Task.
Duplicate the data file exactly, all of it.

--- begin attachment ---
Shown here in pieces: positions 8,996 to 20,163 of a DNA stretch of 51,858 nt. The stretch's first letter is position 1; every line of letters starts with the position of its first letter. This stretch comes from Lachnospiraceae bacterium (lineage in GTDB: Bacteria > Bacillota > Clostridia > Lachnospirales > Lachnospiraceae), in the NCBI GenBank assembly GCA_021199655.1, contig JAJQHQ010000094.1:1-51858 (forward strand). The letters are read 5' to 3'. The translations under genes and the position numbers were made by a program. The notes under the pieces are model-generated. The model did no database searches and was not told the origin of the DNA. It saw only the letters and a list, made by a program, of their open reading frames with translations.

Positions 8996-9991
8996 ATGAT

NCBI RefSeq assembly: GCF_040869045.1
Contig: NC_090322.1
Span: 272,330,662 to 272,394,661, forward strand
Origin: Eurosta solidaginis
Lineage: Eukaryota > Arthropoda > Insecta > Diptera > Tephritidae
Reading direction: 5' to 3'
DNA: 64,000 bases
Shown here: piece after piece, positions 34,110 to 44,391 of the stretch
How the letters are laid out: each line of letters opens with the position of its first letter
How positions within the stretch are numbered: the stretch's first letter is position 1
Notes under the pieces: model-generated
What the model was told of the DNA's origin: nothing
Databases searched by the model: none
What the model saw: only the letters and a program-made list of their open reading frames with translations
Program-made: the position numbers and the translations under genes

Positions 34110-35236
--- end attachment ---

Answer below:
Shown here in pieces: positions 8,996 to 20,163 of a DNA stretch of 51,858 nt. The stretch's first letter is position 1; every line of letters starts with the position of its first letter. This stretch comes from Lachnospiraceae bacterium (lineage in GTDB: Bacteria > Bacillota > Clostridia > Lachnospirales > Lachnospiraceae), in the NCBI GenBank assembly GCA_021199655.1, contig JAJQHQ010000094.1:1-51858 (forward strand). The letters are read 5' to 3'. The translations under genes and the position numbers were made by a program. The notes under the pieces are model-generated. The model did no database searches and was not told the origin of the DNA. It saw only the letters and a list, made by a program, of their open reading frames with translations.

Positions 8996-9991
8996 ATGAT

NCBI RefSeq assembly: GCF_040869045.1
Contig: NC_090322.1
Span: 272,330,662 to 272,394,661, forward strand
Origin: Eurosta solidaginis
Lineage: Eukaryota > Arthropoda > Insecta > Diptera > Tephritidae
Reading direction: 5' to 3'
DNA: 64,000 bases
Shown here: piece after piece, positions 34,110 to 44,391 of the stretch
How the letters are laid out: each line of letters opens with the position of its first letter
How positions within the stretch are numbered: the stretch's first letter is position 1
Notes under the pieces: model-generated
What the model was told of the DNA's origin: nothing
Databases searched by the model: none
What the model saw: only the letters and a program-made list of their open reading frames with translations
Program-made: the position numbers and the translations under genes

Positions 34110-35236